Karan Jerath, an Indian-American student living in Friendswood, Texas recently won the prestigious Intel Foundation Young Scientist Award. Karan invented a device that can swiftly shut down undersea oil spills. Karan was also one of the five students selected for the Intel and Indo-US Science and Technology Forum Visit to India Award. They will participate in a week-long visit to India to showcase their research projects, visit leading research institutions and interact with top scientists.
Oil spills involve the release of petroleum hydrocarbons in the marine environment leading to abundant economic and ecological destruction. Karan devised a machine that can collect oil leaking from a broken well on the ocean floor. He explained the working of his invention thus: “Sensors inside the 350-ton device would measure the temperature, pressure and density of the mix of gases and fluids erupting from a well. A computer would then calculate how valves in the gadget should be adjusted so that the gas and oil can be collected. That should stop a spill in its tracks. The device could help prevent an ecological catastrophe. It also would reduce cleanup costs.”
Karan’s device can ensure that undersea oil spills are cleaned in minimum time. It is highly efficient because it can operate at various depths underwater, accommodate different pipe sizes and handle all kinds of fluid composition. For this achievement 18 year-old Karan was awarded $50,000. He shared the top award with two others – one of whom developed a method to quickly diagnose HIV infections, and the other who modelled software to regulate air inside aircraft cabins to reduce disease transmission among passengers.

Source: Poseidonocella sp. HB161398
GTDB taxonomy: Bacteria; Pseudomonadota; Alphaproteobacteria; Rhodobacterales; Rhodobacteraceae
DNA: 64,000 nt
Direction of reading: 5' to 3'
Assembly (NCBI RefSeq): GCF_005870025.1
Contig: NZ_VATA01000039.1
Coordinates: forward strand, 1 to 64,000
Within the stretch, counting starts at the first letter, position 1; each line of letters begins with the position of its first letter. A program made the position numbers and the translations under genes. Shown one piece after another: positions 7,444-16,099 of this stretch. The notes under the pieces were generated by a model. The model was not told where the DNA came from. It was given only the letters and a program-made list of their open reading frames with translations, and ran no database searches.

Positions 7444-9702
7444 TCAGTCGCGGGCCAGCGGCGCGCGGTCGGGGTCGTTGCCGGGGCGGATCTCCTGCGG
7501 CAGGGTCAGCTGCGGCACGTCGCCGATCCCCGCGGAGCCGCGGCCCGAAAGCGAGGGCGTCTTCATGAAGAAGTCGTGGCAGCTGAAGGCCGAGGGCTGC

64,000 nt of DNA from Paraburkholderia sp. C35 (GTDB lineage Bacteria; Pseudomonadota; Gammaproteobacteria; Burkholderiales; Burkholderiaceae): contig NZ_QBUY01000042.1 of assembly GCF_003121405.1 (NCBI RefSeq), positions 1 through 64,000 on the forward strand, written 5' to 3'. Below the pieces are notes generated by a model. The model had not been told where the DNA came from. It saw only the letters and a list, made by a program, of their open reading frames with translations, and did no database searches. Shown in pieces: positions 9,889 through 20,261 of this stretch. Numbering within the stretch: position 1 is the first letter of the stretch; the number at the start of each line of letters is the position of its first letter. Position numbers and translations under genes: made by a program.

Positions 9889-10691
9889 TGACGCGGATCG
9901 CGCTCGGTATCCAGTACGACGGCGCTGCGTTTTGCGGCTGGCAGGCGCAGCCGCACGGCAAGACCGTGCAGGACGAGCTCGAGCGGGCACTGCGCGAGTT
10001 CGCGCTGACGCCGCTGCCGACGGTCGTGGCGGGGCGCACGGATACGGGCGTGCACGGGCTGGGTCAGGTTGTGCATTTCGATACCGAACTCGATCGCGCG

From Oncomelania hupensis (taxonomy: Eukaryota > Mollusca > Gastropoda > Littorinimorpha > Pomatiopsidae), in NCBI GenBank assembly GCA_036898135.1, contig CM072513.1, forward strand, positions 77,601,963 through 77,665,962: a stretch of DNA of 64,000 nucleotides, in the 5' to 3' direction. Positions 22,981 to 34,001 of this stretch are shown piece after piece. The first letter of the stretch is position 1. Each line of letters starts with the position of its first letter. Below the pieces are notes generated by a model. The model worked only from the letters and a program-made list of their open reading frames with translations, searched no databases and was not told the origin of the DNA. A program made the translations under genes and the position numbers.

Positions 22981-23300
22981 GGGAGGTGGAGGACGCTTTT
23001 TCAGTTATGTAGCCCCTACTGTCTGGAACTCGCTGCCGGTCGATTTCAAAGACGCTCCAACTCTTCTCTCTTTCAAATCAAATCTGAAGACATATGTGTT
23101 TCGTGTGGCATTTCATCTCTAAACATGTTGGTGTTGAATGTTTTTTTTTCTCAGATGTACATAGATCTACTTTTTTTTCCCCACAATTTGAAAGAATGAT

Intel International Science and Engineering Fair (IISEF) is an annual competition held to award the best student scientists and inventors around the world after a process of rigorous selection. Indian-Americans featured prominently in this year’s IISEF. Apart from Karan, many Indian-American students won awards in various categories. Five of them won the first award in their specialisations: biochemistry, behavioural sciences, environmental engineering, mathematics and energy physics.
This year’s Intel International Science and Engineering Fair featured approximately 1,700 young scientists selected from 422 affiliate fairs in more than 75 countries, regions and territories. Maya Ajmera, an Indian-descent who heads the Society for Science and the Public that conducts the IISEF, congratulated the winners and said, “These talented young students are the problem-solvers and innovators of their generation.”